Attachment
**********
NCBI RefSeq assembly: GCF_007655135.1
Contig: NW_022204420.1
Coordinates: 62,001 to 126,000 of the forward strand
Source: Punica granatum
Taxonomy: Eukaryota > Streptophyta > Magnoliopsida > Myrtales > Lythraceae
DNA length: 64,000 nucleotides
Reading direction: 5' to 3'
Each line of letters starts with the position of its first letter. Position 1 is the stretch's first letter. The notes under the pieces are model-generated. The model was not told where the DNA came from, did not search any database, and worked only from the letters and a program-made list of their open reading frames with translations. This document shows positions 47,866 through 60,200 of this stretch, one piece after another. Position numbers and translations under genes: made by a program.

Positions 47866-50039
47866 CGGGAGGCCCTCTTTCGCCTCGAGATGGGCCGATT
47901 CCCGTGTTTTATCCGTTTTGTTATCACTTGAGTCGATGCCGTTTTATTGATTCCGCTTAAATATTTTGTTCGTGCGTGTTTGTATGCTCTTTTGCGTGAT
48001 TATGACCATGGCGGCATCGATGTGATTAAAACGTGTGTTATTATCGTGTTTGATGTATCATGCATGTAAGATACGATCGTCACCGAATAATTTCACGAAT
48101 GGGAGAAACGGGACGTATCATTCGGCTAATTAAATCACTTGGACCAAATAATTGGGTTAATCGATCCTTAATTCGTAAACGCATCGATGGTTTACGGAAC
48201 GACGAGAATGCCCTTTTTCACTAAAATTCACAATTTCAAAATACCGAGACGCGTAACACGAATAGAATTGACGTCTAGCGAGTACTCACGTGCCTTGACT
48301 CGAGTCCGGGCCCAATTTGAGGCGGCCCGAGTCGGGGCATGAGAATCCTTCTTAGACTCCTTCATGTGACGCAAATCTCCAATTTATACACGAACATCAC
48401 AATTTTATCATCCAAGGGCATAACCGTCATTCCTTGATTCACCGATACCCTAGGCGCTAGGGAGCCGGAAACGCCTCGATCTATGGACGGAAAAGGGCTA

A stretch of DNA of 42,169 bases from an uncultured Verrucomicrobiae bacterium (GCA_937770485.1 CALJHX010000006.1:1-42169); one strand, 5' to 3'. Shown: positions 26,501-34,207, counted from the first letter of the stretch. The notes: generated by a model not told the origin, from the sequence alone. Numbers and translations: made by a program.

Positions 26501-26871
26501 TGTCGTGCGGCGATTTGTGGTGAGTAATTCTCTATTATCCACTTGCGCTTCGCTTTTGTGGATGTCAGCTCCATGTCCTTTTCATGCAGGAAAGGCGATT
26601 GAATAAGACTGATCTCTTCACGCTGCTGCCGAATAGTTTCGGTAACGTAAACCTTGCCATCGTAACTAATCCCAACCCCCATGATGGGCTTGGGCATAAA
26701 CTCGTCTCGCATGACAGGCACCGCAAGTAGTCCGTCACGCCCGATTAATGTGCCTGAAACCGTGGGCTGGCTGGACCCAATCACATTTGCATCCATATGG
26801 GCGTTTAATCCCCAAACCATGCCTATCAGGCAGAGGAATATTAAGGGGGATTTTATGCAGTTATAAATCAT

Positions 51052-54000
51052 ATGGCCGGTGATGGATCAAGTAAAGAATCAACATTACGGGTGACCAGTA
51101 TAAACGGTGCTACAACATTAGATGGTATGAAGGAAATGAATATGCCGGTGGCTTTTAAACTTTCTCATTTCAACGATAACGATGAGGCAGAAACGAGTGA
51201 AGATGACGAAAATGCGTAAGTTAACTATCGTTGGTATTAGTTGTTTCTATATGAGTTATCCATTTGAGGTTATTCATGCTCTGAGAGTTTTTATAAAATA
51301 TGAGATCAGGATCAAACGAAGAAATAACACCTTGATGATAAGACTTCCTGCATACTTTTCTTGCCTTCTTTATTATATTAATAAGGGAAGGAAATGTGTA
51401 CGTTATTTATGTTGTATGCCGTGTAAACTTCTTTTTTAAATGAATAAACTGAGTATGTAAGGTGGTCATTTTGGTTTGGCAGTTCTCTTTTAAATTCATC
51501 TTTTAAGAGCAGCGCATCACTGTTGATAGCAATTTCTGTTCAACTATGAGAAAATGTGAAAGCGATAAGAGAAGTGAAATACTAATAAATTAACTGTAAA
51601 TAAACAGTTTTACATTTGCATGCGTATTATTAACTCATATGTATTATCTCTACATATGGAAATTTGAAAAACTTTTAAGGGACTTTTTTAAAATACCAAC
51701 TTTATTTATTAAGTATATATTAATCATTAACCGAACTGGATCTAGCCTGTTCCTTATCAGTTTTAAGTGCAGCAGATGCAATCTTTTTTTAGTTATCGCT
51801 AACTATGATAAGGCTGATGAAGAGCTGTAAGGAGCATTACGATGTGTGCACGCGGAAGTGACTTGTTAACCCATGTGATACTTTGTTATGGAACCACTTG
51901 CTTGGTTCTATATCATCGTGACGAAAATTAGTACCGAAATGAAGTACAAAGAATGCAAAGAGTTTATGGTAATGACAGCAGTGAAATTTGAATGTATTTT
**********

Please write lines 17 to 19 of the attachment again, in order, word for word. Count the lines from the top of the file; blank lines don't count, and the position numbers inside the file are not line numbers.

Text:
A stretch of DNA of 42,169 bases from an uncultured Verrucomicrobiae bacterium (GCA_937770485.1 CALJHX010000006.1:1-42169); one strand, 5' to 3'. Shown: positions 26,501-34,207, counted from the first letter of the stretch. The notes: generated by a model not told the origin, from the sequence alone. Numbers and translations: made by a program.

Positions 26501-26871
26501 TGTCGTGCGGCGATTTGTGGTGAGTAATTCTCTATTATCCACTTGCGCTTCGCTTTTGTGGATGTCAGCTCCATGTCCTTTTCATGCAGGAAAGGCGATT